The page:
What people with IBD should know

I am often asked, “What would you tell someone recently diagnosed with IBD?” So, this is what I think you should know! Look out for clickable links in this blog, leading to more detailed information! For many, a definitive diagnosis is a massive relief after a long period of being unwell. This does not mean that acceptance is easy, after all, you have just been diagnosed with a chronic disease which has no cure. Do NOT panic, we’ve got this, life is not over! It is worth pointing out that no two IBD patients’ lives are the same. The disease does not always manifest in the same way, and the fact that a treatment works for one person does not mean it will work for another. This makes IBD notoriously difficult to treat. That said, some IBD patients may have one flare, find the right medication straight away and never have another, and that is fantastic! For the rest of us, being diagnosed with Crohn’s Disease or Ulcerative Colitis may mean some lifestyle changes and som

How IBD is like an unwanted house guest

You know the type:
Turn up unannounced. 
Ruin your plans (even if your plans did only involve laying around in your PJs all day and drifting in and out of consciousness). 
Expect you to cater to their needs.
Outstay their welcome. 
Leave traces of themselves for you to clear up. 

Well, that pretty much sums up IBD to me. 

In my case, his arrival was completely UNANNOUNCED. He came storming in with not even a hint of a warning with his stinking attitude and the need to screw me over. RUINING MY PLANS of trying to remain attractive for as long as possible in my very new relationship! Of course, he has also taken away many nights and days out, festivals and work events too!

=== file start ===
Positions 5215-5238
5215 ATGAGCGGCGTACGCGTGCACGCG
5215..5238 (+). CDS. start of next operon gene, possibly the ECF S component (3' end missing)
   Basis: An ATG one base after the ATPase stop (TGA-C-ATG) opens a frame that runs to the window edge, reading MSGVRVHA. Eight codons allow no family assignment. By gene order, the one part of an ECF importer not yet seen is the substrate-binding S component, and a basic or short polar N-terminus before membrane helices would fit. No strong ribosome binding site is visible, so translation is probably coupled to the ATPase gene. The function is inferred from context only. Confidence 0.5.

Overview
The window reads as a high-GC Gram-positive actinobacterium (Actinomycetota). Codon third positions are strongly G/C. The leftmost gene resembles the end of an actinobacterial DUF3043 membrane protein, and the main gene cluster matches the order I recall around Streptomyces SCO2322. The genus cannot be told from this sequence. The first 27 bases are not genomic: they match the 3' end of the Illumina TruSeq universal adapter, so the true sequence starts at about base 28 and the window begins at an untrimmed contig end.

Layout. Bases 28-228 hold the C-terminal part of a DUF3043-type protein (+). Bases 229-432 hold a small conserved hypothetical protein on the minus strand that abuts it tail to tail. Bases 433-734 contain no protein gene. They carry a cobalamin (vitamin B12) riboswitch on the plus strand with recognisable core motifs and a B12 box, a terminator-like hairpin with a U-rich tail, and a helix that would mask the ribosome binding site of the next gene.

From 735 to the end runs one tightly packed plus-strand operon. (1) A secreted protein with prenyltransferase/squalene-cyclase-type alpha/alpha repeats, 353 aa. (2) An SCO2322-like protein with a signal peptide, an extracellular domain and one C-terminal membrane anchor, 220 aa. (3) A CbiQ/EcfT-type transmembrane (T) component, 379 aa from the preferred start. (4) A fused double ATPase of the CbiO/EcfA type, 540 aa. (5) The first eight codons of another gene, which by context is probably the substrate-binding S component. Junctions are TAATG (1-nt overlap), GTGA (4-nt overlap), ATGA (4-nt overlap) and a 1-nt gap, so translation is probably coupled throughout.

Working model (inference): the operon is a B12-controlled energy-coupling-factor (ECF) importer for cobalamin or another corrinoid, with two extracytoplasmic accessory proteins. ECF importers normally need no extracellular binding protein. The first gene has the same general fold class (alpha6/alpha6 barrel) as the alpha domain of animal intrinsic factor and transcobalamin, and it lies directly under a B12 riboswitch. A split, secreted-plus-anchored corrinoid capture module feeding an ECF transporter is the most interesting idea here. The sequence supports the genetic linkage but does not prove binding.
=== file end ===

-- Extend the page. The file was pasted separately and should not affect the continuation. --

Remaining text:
Life suddenly has to change, his dietary requirements, eating and medication routines need CATERING FOR!

When I was told I had Ulcerative Colitis I was also told it was usually easily manageable with medication and most people can continue to lead a normal and happy life with maybe a few changes to diet etc. I was expecting to be miraculously better real soon and back to normal in no time at all. Fat chance! Consider his welcome well and truly OUTSTAYED! No getting rid of him. In fact, the only way to be rid of him was to cut him out entirely. 

Does that mean you can return back to normal? Does it heck! It means you crap in a bag for a year whilst you decide how important spawning children is. It means you need more surgery and your insides mutilated. It means even when you're lucky enough to poo through your arse again that it happens at least 8 times a day! You have to plan trips around toilet stops. You can still get IBD in your newly formed internal pouch. Even if you don't you can still get the symptoms of a flare in the rest of your body. Bad joints, skin problems, fatigue, other related autoimmune issues, the list goes on.
The only difference is that with an unwanted house guest you can evict them when it gets too much. You don't have the option to throw him out and lock the door.

With IBD, TRACES OF HIM REMAIN part of your life and your body for as long as you live... 

So what do you do about it? Do you shout and scream and get angry at him every day? Do you ignore him and pretend he doesn't exist? Do you cry yourself to sleep every night just wishing he would go away?

Well, maybe you do for a while... It won't help but it is part of the journey.  Eventually, you learn to co-exist. Maybe not harmoniously because he is still a right royal pain in the ass but you are together forever and acceptance is a massive step towards understanding and coping. 

So what do I suggest? Invite him in for a cuppa. Figure out what he likes and what he doesn't and don't anger him. Don't get stressed because then he will too and he will make sure you pay for it.

Take him by the hand and walk off into the sunset with the understanding that this is now your life and whilst it might not be the happily ever after you were looking for it's the only ever after you've got.